A mould remover must remove the spores and the fruiting body of the mould on the surface and permanently destroy the fungal mycelium in the subsoil. Only then can the regrowth of the mould from the root, the so-called fungal mycelium, be prevented. Some mould removers also have an antibacterial effect. The bacterial treatment of the surface neutralises musty odours that occur in connection with a mould infestation.
Very reactive mould removers, e.g. hydrogen peroxide or chlorine-based, bleach the surface and destroy the fruiting body that has settled on the surface. The high reactivity on the surface may impair the deep action, and thus the destruction of the fungal mycelium in the substrate.
Damp cleaning of the surface, e.g. using an acid cleaner, is always recommended. If mould is removed indoors in a dry state, e.g. by brushing it off, the spores will disperse into the room air. Moist cleaning and the associated binding of the spores significantly reduces the allergenic risk for the workers and the occupants.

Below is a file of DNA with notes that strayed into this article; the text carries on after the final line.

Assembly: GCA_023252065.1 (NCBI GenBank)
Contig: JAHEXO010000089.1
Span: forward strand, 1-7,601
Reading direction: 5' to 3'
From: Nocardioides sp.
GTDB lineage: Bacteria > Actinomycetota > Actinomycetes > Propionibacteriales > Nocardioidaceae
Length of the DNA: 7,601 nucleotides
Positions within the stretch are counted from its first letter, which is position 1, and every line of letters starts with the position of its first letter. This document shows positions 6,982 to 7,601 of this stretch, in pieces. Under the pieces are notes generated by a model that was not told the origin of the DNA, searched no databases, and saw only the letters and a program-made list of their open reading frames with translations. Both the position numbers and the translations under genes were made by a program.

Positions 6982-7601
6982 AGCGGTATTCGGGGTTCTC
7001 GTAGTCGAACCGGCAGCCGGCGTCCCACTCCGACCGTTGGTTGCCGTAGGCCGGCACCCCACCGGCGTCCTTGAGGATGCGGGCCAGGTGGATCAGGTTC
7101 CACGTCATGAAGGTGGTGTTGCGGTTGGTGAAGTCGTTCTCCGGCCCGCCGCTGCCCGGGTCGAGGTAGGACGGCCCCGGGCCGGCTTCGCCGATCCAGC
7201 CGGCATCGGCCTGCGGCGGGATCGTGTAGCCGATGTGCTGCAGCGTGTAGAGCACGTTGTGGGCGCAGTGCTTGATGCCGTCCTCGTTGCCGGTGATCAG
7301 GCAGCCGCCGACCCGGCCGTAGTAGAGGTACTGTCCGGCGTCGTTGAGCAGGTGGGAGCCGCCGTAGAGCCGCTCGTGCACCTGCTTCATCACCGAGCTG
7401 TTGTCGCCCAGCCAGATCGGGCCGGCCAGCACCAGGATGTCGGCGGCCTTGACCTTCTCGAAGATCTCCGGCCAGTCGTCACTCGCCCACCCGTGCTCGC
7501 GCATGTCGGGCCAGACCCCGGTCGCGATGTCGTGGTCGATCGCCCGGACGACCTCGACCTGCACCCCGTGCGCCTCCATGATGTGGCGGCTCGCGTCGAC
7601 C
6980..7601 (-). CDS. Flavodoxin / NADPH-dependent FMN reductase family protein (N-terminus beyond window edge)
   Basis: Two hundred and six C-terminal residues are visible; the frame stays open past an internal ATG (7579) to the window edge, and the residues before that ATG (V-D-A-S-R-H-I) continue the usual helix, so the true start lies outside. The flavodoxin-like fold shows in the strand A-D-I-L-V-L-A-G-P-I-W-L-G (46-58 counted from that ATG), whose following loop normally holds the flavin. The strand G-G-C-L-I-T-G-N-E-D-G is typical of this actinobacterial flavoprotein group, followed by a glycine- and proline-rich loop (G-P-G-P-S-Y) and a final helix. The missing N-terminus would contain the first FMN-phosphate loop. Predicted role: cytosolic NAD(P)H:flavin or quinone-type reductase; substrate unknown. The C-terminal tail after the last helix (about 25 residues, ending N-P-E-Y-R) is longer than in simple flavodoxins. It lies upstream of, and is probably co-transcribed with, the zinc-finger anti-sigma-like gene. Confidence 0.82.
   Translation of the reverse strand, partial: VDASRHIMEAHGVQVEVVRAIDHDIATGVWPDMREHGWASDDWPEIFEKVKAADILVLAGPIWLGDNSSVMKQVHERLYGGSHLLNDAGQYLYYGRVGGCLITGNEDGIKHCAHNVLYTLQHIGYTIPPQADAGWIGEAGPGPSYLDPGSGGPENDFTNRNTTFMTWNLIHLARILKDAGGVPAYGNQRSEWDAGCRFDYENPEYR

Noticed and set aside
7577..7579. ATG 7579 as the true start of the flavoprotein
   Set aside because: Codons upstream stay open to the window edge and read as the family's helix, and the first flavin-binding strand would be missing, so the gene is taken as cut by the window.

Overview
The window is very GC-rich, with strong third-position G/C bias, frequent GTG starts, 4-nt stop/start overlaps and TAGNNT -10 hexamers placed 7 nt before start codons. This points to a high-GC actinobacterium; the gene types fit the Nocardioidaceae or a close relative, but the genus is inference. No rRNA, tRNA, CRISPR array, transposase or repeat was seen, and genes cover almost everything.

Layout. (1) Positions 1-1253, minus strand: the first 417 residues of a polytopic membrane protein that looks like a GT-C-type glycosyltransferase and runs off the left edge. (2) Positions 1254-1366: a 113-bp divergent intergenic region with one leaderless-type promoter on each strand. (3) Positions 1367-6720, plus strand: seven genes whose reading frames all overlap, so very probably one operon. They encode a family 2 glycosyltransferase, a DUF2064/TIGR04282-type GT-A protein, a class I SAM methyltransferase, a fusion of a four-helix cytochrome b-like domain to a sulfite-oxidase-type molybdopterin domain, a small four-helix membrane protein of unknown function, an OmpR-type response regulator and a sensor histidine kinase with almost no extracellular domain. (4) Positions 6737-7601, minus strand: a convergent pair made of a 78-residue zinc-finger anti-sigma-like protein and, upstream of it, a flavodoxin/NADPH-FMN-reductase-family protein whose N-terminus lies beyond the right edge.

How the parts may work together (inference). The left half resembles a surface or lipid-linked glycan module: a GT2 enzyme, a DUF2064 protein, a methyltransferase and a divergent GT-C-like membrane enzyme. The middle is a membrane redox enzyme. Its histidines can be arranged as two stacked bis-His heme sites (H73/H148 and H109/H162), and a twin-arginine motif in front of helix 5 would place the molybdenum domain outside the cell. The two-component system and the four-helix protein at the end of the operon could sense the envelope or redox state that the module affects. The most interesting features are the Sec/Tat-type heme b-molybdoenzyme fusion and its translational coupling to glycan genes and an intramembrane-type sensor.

Which mould remover do we recommend?
We recommend chlorine- and solvent-free, biodegradable products with good cleaning and deep action. To achieve a deep-penetrating effect, we use two products as mould removers in the system: FAKOLITH FK 12 cleans the surface and reduces musty odours. FAKOLITH FK 14 anti-fungal solution then penetrates deep into the substrate and destroys the fungal mycelium.